A routine is either defined as a function or as a procedure. Essentially the same constructs may be used in both functions and procedures.
A routine can be created by declaring it in a module definition, see Modules, or be created on its own by executing the CREATE FUNCTION or CREATE PROCEDURE statement. A routine created on its own cannot be subsequently added to a module.
A routine belongs to the schema in which it was created and the routine name may be qualified in the normal way with the name of the schema. Only the ident with the same name as the schema to which a routine belongs may refer to it by its unqualified name, all other idents must use the fully qualified routine name.
It is possible to have multiple functions and procedures with the same name within a schema as long as they differ with regard to either the number of parameters or the data type for the parameters. This is called parameter overloading.
To distinguish between routines with the same name it is possible to give a specific name when creating a routine. This specific name can used when granting or revoking execute privilege for the routine or when dropping the routine.
It is possible for a function to have the same qualified name as a procedure, because the invocation of a function is distinct from that of a procedure.
In order to invoke a routine, the ident invoking it must have been granted EXECUTE privilege on the routine. Routines may be recursively invoked.
Note: When routines and modules are created, the CREATE statement must be executed as one single statement. For example, using BSQL, the create statement must be delimited by the @ character, see the Mimer SQL User's Manual, Creating Functions, Procedures, Triggers and Modules, for details and examples.
The following points should be noted for procedures:
- they are invoked by using the CALL statement.
- any result from a procedure must be returned via one of the output parameters, except in the special case of a result set procedure, which can return rows of a result set to a cursor, see Result Set Procedures.
- they are invoked from an SQL statement where a value is required. Certain restrictions apply, see Invoking Functions. For example:SET :isbn = mimer_store_book.format_isbn('1558604618');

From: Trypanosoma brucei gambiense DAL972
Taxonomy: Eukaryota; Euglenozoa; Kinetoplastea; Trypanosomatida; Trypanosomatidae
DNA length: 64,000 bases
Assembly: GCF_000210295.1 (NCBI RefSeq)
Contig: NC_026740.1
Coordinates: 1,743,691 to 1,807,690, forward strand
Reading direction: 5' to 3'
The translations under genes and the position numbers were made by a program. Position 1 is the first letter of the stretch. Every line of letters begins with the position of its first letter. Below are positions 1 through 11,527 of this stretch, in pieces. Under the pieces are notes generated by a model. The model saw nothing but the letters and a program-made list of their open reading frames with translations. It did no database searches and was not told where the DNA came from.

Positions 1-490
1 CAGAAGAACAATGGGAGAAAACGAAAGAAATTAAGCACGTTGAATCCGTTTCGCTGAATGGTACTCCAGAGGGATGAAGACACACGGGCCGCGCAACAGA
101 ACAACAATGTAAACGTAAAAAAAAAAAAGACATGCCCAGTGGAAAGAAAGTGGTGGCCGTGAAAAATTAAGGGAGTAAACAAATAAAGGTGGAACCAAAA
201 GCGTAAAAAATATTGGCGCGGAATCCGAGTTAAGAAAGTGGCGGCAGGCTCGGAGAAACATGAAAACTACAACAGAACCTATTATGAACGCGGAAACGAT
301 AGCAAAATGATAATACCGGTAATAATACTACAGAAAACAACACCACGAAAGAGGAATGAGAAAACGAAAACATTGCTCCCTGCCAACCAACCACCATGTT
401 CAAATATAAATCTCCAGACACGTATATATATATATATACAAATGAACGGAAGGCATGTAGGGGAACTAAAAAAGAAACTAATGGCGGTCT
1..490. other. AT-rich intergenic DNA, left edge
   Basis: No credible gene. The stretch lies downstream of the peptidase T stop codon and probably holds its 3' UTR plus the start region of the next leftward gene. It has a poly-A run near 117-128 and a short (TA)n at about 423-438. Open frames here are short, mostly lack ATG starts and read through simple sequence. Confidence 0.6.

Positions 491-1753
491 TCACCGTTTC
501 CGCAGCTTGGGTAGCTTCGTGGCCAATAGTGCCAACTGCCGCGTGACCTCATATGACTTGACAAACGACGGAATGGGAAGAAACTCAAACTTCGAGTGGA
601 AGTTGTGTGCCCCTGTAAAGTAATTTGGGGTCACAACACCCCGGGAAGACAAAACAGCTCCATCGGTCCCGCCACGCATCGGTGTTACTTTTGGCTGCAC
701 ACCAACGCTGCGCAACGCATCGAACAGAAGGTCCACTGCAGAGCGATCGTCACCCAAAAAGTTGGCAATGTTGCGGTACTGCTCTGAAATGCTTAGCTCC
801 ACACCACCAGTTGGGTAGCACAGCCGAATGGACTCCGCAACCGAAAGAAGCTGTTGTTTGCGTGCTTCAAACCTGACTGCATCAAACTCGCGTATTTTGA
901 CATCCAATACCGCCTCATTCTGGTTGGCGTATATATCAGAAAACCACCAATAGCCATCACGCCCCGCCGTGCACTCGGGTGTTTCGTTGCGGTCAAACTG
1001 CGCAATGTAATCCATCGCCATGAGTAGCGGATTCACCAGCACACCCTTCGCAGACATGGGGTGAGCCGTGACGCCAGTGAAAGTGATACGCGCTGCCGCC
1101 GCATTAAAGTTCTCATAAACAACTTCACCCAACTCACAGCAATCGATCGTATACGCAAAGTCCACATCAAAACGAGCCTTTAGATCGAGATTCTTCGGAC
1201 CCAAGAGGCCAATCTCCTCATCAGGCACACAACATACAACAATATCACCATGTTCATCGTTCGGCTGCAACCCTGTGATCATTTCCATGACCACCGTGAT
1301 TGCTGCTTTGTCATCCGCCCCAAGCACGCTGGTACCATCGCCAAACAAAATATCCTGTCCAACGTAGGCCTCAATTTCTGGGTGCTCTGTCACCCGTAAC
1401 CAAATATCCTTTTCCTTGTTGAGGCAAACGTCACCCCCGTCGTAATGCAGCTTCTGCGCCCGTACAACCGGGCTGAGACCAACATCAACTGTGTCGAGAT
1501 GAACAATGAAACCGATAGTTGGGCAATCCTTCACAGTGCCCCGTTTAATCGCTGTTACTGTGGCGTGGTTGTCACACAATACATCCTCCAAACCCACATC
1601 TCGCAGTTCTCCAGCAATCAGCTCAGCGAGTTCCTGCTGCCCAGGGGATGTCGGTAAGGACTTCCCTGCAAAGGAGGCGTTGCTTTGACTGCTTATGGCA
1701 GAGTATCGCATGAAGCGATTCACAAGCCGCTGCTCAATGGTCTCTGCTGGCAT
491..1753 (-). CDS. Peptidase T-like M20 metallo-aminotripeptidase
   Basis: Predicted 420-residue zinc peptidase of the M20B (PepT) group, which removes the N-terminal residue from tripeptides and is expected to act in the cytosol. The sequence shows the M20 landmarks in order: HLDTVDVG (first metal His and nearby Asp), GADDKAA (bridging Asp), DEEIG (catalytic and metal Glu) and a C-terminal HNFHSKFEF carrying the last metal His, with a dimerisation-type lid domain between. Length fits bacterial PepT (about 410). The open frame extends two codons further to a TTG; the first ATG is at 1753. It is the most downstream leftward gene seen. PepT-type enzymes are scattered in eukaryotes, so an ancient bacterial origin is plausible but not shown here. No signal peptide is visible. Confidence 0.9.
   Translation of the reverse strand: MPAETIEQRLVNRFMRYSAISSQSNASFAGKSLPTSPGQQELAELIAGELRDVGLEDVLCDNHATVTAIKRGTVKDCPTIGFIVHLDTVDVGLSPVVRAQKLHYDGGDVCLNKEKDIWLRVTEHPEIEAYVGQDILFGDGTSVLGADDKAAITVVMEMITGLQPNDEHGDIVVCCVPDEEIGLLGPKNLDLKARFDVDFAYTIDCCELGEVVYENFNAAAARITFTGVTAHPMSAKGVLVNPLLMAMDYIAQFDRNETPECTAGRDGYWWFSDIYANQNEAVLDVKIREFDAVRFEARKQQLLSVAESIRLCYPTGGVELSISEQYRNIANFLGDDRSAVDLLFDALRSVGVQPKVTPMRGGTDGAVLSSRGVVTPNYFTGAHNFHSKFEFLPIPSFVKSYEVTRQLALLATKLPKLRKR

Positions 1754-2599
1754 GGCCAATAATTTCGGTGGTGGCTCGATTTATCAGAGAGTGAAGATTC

- the parameters of a function provide input only and the function result is returned as the value of the function invocation.
A routine essentially consists of static SQL source that is stored in the data dictionary and which may be invoked by name whenever it is to be executed.
The SQL source for a routine comprises a definition of various routine components, see Syntactic Components of a Routine Definition for details, followed by the routine body.
The routine body consists of a single executable SQL statement - typically a compound SQL statement, i.e. local declarations and a number of SQL statements delimited by a BEGIN and END. See Scope in Routines - the Compound SQL Statement.
Note: It is recommended that a compound SQL statement always be used for the body of a routine, as this offers the greatest flexibility and results in a consistent structure for all routines.
It is possible to declare exception handlers within a compound SQL statement to handle specific exceptions or classes of conditions, see Declaring Exception Handlers.
A function is invoked by specifying the function invocation where a value expression would normally be used. The parameters of a function are used to provide input only, values cannot be passed back to the calling environment through the parameters of a function.
A function always returns a single value and the data type of the return value is defined in the returns clause, which is specified after the parameter definition part of the function definition.
The function returns its value when a RETURN statement is executed within the body of the function. The data type of the value expression in the RETURN statement must be assignment-compatible with the data type specified in the returns clause of the function.
A function can be created with the same name as a predefined function (e.g. ABS and SIGN). If such a function also has the same number of parameters as the predefined function and each parameter has a data type that is assignment-compatible with the corresponding parameter of the predefined function, the invocations of the two functions cannot be distinguished. In this situation, any unqualified reference to the function name will be taken to be a reference to the predefined function.
Functions and SQL Statements
The SQL statements that apply to a function are: